As a former management consultant at a firm that specialized in scenario planning, I love reading the sweeping statements and predictions people have made that have turned out to be wildly wrong.
“I think there is a world market for maybe five computers.”
— Thomas Watson, chairman of IBM, 1943
“There is no reason anyone would want a computer in their home.”
— Ken Olson, head of Digital Equipment Corp., 1977
When you look closely, though, you find it is rare that the speaker was explicitly attempting to predict the future. The statements are instructive precisely because the speakers were not attempting to predict the future, just to describe the world as they saw it at that time.
This is why the statements are so fascinating to me — they show us our old mental maps of how we thought the world worked, and reveal to us how wrong we were. This can be jarring, because we don’t often realize the subtle calibrations we constantly make to our mental maps in response to an ever-changing present.
When the gap between where someone thought the world was going and where it actually went is big enough, we see start to see that as a failed prediction – albeit an inadvertent one. Here are a couple infamous “statements about the present” from the tech field:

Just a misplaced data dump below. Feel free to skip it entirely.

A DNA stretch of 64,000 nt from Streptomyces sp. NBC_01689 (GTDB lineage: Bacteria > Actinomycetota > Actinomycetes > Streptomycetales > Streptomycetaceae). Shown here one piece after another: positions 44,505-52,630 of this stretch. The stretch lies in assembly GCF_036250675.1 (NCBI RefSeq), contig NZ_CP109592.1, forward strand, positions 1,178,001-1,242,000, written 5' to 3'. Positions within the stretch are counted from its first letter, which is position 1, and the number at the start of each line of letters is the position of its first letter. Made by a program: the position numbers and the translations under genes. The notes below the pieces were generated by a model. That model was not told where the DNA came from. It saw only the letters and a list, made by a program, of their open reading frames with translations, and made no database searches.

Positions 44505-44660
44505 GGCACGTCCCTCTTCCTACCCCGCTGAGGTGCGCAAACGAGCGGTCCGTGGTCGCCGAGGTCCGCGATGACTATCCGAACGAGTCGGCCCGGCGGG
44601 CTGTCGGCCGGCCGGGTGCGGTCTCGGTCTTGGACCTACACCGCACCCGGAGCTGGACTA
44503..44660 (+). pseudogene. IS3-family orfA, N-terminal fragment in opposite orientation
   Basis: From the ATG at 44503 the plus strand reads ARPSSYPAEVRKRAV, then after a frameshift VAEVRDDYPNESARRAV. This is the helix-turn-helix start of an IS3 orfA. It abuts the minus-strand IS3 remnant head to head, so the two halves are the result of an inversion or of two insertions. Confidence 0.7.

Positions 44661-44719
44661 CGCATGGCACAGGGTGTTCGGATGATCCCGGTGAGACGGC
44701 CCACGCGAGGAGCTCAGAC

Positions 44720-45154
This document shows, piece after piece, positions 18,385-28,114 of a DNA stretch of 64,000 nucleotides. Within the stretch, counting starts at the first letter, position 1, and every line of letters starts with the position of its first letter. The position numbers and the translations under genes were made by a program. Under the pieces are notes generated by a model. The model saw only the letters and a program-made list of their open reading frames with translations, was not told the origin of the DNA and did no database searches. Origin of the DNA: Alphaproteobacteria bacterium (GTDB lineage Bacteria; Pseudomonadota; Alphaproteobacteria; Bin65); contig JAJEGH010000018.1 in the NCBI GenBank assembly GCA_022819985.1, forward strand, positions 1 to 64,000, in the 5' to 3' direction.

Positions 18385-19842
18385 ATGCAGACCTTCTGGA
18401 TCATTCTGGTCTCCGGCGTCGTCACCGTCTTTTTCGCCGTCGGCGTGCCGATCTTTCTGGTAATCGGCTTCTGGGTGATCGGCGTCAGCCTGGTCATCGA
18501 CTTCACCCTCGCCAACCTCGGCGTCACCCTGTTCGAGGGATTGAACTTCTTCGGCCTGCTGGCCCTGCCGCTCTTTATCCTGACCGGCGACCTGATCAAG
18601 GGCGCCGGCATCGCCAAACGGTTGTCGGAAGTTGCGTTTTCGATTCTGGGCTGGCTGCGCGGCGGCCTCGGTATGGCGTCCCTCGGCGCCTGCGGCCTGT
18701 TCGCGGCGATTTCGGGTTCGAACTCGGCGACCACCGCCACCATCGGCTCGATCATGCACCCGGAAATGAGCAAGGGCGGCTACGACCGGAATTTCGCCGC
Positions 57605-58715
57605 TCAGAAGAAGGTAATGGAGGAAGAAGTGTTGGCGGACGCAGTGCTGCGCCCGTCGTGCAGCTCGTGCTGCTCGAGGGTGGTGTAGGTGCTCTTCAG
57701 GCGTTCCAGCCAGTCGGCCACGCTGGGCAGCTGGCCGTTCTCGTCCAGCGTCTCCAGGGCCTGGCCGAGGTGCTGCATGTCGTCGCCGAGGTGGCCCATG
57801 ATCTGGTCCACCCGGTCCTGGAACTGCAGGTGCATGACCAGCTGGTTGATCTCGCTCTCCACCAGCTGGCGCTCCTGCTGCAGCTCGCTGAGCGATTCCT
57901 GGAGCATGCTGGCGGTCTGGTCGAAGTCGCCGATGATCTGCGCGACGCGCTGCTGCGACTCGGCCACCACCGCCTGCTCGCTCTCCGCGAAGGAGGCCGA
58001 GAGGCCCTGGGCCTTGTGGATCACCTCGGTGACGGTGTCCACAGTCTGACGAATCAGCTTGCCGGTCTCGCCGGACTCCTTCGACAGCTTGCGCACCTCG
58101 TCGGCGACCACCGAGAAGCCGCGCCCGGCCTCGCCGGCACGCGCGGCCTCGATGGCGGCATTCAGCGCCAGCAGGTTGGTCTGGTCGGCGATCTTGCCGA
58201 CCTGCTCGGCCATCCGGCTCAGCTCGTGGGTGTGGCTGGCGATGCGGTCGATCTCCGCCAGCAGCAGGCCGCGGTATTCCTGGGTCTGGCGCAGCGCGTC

Slashdot on the release of the iPod:
Techcrunch on the launch of Twitter:
“I imagine most users are not going to want to have all of their Twttr messages published on a public website.”
“How do [Odeo] shareholders feel about side projects like Twttr when their primary product line is, besides the excellent design, a total snoozer?”
You can’t blame these guys for “getting it wrong.” Like Jim Cramer, their job is making near-instant judgement calls on highly speculative things. In fact, that’s basically what we’re all doing here in the present.
But once you have that future-historical view in mind, it starts coloring how you read things, like…
Crunchgear commenters on today’s launch of the Apple iPad:
Now I’m not saying they’re not right. I’m just saying take a moment to think of Thomas Watson, Ken Olson, Commander Taco, and Mike Arrington before you start typing.